Climate Justice Fund
Climate change and nature loss are the greatest threats facing people and our planet and we’re already seeing the impact here in Scotland. Read more about Scotland’s commitment on climate change.
Climate justice recognises that the poor and vulnerable at home and overseas are the first to be affected by climate change, and will suffer the worst, yet have done little or nothing to cause the problem.
Our climate justice approach tackles embedded inequalities and supports developing countries become more resilient to climate change – particularly through our Climate Justice Fund.
Our Climate Justice Fund programme is closely aligned with our International Development Fund work. There is a similar focus on our international development partner countries and the application of our International Development Principles (March 2021), created during our review of our approach to international development in light of COVID-19. These principles will be applied in relation to the Climate Justice Fund, climate adaptation and water programmes, with an explicit reference to climate change in the Principles reinforcing our commitment to climate justice.
Climate Justice Fund: 2012 to 2017
We launched the Climate Justice Fund (CJF) in 2012 to help tackle the effects of climate change in the poorest, most vulnerable countries, with a £3 million budget.
In 2014, a further tranche of £3 million was added to the CJF to fund more projects.
In 2015, at COP21 in Paris, we committed to providing £3 million per year from 2016 to 2021 through the Climate Challenge Fund Malawi and the Climate Justice Innovation Fund (totalling £12 million over five years). This is in addition to our annual £10 million International Development Fund.
From 2012 to 2016, the CJF's contribution to projects in Malawi, Zambia, Tanzania and Rwanda:
- provided 110,000 people with training in climate change and water rights issues
- established 217 village-level committees to support water resource management and resilience
- improved agricultural practices and irrigation services for more than 11,000 people, which has helped to increase crop yield
- planted more than 122,000 trees
- provided sources of alternative income to more than 1,000 people in Malawi, including livestock-rearing, fish farming and honey production
- together with £6 million from our Hydro Nation initiative, gave more than 70,000 people in sub-Saharan Africa access to safe drinking water
Allocations in 2016
In 2016, the CJF was allocated as follows:
- £570k to extend a number of our Round 2 projects, in Malawi, Zambia, Tanzania and Rwanda for an additional 12 months
- £2 million to the University of Strathclyde over 2016 to 2018 to extend the Water Futures programme, helping more communities in the Lower Shire Basin in rural Malawi access groundwater resources protected from the impacts of climate change (read the news story: Hydro Nation Water Futures boost for Malawi)
- £1 million to the UN Capacity-Building Initiative for Transparency (2016 to 2017) on a one-off basis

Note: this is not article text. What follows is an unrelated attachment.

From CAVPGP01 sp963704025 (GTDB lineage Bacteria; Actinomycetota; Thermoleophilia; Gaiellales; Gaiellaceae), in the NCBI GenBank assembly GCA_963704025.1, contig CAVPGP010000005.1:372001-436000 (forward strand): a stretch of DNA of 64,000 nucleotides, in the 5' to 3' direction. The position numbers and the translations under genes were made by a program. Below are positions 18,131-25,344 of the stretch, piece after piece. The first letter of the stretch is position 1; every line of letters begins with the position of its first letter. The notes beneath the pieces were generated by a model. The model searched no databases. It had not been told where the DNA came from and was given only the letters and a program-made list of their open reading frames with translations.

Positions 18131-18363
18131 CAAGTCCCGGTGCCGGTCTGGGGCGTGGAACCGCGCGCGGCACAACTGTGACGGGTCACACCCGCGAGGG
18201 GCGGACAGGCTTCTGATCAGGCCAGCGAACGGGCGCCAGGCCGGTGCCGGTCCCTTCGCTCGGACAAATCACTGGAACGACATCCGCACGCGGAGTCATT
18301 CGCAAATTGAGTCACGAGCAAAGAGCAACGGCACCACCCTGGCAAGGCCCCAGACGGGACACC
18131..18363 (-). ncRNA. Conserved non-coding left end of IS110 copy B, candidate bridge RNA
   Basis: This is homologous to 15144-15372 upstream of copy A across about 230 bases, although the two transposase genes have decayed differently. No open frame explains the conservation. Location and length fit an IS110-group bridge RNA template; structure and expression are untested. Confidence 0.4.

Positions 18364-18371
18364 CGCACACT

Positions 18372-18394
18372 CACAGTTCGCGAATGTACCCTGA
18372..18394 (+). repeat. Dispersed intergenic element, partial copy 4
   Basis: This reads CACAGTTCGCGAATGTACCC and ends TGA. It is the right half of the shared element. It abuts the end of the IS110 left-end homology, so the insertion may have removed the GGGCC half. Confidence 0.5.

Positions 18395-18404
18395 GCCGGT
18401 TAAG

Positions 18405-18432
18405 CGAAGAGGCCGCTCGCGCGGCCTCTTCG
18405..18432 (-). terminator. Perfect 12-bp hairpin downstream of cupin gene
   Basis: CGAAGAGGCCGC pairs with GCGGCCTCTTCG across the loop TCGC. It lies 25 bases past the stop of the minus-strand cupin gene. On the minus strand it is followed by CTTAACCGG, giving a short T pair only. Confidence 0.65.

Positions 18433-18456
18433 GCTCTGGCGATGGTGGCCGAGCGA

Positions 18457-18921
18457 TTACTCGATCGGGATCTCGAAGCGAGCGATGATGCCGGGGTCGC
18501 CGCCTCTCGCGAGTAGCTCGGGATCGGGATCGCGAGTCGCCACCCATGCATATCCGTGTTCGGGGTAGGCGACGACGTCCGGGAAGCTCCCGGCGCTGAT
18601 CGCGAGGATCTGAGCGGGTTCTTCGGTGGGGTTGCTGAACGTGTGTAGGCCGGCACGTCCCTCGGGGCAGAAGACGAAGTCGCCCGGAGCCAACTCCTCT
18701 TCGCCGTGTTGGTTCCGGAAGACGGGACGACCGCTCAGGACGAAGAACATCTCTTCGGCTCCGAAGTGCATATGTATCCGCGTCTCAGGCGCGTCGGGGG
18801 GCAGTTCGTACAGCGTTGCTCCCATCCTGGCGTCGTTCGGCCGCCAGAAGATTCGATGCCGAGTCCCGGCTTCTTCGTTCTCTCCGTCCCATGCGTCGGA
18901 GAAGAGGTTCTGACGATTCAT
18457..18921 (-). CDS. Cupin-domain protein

- £350,000 to the Malawi food insecurity crisis humanitarian response (2016 to 2017)
Climate Justice Fund: 2017 onwards
From 2017, the CJF will be distributed via two new programmes, launched in 2017, which signify a more strategically focused approach going forward. These programmes are:
- the Climate Challenge Programme Malawi (CCPM), based around the principles of our successful domestic Climate Challenge Fund
- the Climate Justice Innovation Fund (CJIF)
Climate Challenge Programme Malawi
Funded by the CJF, the £3.2m Climate Challenge Programme Malawi (2017-2020) will support a select group of rural communities to identify and implement their own solutions for adapting to and building resilience against the worst effects of climate change. This contributes directly to many of the UN Global Goals, especially Goal 13 on climate action.
Climate Justice Innovation Fund
We launched the Climate Justice Innovation Fund (CJIF) on 5 June 2017 to support projects developing innovative solutions for strengthening African communities against the effects of climate change.
The CJIF is managed and administered by the Corra Foundation (formerly Lloyds TSB Foundation), who have managed our International Development Small Grants Programme since 2014.
On 17 September 2017 it was announced that £600,000 of CJIF funding will be split between six Scottish organisations who are working with African partners on projects in our sub-Saharan priority countries of Malawi, Zambia and Rwanda over the next three years.
Find out more about details of the successful awards and the CJIF.
Malawi Water Stewardship Initiative
In addition to our other programme work, the Climate Justice Fund is supporting a project in collaboration with Water Witness International to test out a new standard for water stewardship. Read the Malawi Water Stewardship Initiative: end of year one progress report 2017-2018.
Independent evaluation of the Climate Justice Fund (2021)
In March 2021, we announced an independent evaluation of the Climate Justice Fund’s work to date in delivering climate justice objectives to help inform how we best support climate justice initiatives beyond 2021. Our evaluation has been built on the experiences of communities in Malawi, Zambia and Rwanda who have implemented or are supported by the Fund first hand. This recognises that communities in the Global South are the first to be affected by climate change, and will suffer the worst.
Climate Justice Fund - 2022 increase
In September 2021, we announced the doubling of our financial support for the world’s poorest and more vulnerable communities in their efforts to tackle the impacts of climate change. Starting next year, the Climate Justice Fund will increase to £6 million per year, providing £24 million across this Parliament.